Here’s a major complaint about BEST now that I’ve looked at it more closely.
If BEST wanted to make their work as widely available as possible, then they should have done their statistical programming in R so that it was available in a public language. And made their data available as organized R-objects.
I’ve taken a quick look at their code which is in Matlab. I’ve browsed some of the code and it all looks like transliterated Fortran. I haven’t noticed much vector processing and list processing in R style. IMO, one of the great benefits of the vector and list processing features in R is that you can write scripts that clearly self-document what you’re doing as “scripts”. I haven’t seen anything in their code files that looks like the sort of R-script that I would like to see in order to follow the calculations.
I collated the station data and station information into two R-objects for interested readers so that data can be quickly accessed without having to compile rather large data sets.
The station information is uploaded to http://www.climateaudit.info/data/station/berkeley/details.tab. It is a dataframe of 39028 rows containing id, name, lat, long, etc, directly collated from the information in the BEST data. Some tidying of trailing spaces and use of NA has been done. It’s 1.8 MB.
The station data is uploaded to http://www.climateaudit.info/data/station/berkeley/station.tab. It’s organized in a style that I’ve used before: it is a list of 39028 objects, each object being a time series of the station data beginning in the first year of data. I didn’t collate the accompanying information about counts and uncertainty. Interested readers can consult the original data for these. Each of the 39028 objects is given a name corresponding to the id in the details file – which I’ve kept as a character object rather than a number (though it is a number). As an organized R-object, this is 39 MB, as opposed to 618 MB if data.txt in the PreliminaryTextDataset were expanded.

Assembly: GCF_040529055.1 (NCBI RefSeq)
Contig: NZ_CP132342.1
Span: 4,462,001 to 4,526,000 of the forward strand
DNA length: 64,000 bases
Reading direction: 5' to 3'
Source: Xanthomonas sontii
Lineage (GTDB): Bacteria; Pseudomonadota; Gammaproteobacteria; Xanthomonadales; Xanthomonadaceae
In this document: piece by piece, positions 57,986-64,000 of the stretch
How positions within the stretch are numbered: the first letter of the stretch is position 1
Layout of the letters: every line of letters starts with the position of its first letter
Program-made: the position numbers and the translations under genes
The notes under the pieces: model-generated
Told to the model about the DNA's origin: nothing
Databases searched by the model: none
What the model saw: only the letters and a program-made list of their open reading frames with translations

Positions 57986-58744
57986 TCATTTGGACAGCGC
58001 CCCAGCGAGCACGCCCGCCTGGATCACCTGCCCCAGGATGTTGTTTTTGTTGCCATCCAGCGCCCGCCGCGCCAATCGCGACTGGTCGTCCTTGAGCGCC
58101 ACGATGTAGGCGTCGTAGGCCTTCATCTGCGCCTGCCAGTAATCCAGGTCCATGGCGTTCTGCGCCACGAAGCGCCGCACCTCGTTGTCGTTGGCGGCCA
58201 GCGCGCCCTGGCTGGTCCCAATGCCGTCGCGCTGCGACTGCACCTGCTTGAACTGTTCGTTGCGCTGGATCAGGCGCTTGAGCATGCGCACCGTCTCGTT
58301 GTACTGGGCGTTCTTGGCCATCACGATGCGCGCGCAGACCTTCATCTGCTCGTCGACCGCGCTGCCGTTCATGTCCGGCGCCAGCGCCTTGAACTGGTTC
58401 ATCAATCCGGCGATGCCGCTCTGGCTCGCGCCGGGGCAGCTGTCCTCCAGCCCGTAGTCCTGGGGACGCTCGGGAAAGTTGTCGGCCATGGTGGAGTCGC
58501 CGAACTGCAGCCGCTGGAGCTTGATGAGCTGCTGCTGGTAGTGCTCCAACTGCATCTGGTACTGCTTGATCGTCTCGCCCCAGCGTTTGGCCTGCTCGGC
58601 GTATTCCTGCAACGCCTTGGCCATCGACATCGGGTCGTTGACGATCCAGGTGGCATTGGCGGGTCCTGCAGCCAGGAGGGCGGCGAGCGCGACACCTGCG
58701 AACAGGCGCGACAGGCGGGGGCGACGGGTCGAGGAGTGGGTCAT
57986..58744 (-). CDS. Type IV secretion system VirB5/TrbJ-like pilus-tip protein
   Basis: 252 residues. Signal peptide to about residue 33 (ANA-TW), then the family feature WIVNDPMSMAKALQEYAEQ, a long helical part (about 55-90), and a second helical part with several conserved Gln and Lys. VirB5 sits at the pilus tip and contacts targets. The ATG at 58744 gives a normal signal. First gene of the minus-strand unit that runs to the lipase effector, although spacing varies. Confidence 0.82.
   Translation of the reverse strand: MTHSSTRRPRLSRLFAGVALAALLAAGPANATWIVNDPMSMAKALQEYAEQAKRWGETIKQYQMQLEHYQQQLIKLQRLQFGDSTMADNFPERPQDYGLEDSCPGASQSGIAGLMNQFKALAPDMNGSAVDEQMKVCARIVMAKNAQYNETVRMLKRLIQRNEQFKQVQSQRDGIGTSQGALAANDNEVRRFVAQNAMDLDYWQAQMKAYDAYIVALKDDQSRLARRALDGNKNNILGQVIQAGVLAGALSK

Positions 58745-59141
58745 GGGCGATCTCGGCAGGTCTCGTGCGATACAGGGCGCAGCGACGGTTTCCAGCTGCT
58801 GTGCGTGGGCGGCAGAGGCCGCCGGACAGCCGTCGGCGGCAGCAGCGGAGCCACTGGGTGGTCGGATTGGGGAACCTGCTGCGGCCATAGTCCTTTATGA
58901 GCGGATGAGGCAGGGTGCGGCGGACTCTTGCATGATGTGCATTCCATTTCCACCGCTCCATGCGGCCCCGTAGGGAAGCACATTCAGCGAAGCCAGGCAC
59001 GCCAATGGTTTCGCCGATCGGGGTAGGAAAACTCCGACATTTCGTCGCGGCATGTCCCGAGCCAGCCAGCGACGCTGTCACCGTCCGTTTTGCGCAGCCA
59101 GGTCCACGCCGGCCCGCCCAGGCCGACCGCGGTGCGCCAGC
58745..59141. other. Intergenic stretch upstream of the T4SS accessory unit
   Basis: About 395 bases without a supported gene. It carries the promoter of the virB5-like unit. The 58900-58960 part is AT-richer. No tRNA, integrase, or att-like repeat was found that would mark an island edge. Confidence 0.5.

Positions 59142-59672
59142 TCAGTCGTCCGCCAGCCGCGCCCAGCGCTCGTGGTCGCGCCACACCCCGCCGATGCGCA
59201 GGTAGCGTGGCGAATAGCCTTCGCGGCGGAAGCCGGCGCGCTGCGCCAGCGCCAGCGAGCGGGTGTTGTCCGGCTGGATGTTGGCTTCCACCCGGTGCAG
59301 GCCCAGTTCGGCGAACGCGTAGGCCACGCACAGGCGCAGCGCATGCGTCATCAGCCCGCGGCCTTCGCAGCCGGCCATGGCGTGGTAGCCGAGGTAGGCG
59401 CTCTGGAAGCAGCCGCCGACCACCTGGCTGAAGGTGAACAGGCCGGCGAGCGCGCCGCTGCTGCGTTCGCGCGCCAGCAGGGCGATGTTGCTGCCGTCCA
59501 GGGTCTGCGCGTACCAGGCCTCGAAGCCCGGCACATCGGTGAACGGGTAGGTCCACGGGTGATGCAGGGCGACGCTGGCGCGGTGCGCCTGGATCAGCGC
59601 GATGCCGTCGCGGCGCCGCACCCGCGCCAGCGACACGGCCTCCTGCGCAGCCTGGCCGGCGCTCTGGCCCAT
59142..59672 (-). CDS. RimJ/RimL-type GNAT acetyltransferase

If you want to look at the BEST results for a given station, here’s how to do it quickly (and you want to keep the data in say directory d:/climate/data/berkeley). The example here is Detroit Lakes 1NNE, the subject of a number of posts in connection with Hansen’s Y2K:
destfile="d:/climate/data/berkeley/details.tab" download.file("http://www.climateaudit.info/data/station/berkeley/details.tab",destfile, mode="wb") load(destfile); nrow(details) #39028 destfile="d:/climate/data/berkeley/station.tab" download.file("http://www.climateaudit.info/data/station/berkeley/station.tab",destfile, mode="wb") load(destfile); length(station) #39028 details[grep("DETROIT L",details$name),1:5] # id name lat long alt #144289 144289 DETROIT LAKES(AWOS) 46.8290 -95.8830 425.500 #144298 144298 DETROIT LAKES 1 NNE 46.8335 -95.8535 417.315 u=station[[paste(144298)]] ts.plot(u,ylab="deg C (Seas Adj)",main="Detroit Lakes 1NNE")
There are some puzzles about the station data that I’ll discuss in another post.
Update: Nick Stokes reports:
I made a GHCN v2 version of data.txt. It’s here. I had to split into two, bestdata1.zip and bestdata2.zip (to fit site limit). Each is about 11 Mb. Units are 1/10 deg C. [SM note – this is the same data that I collated into an R-list. For R users, you’re far better off using my collation than re-collating from this.]
There is also a zipfile called ALL4inv.zip which has inventories in CSV format of BEST, GHCN, GSOD and CRUTEM3. The fields don’t match GHCN, but may be the best that can be derived from what BEST has published.
There are also lots of KMZ/KML files. The one called ALL4.kmz combines GHCN, GSOD, BEST and CRUTEM3 with a folder structure to show by source and start date.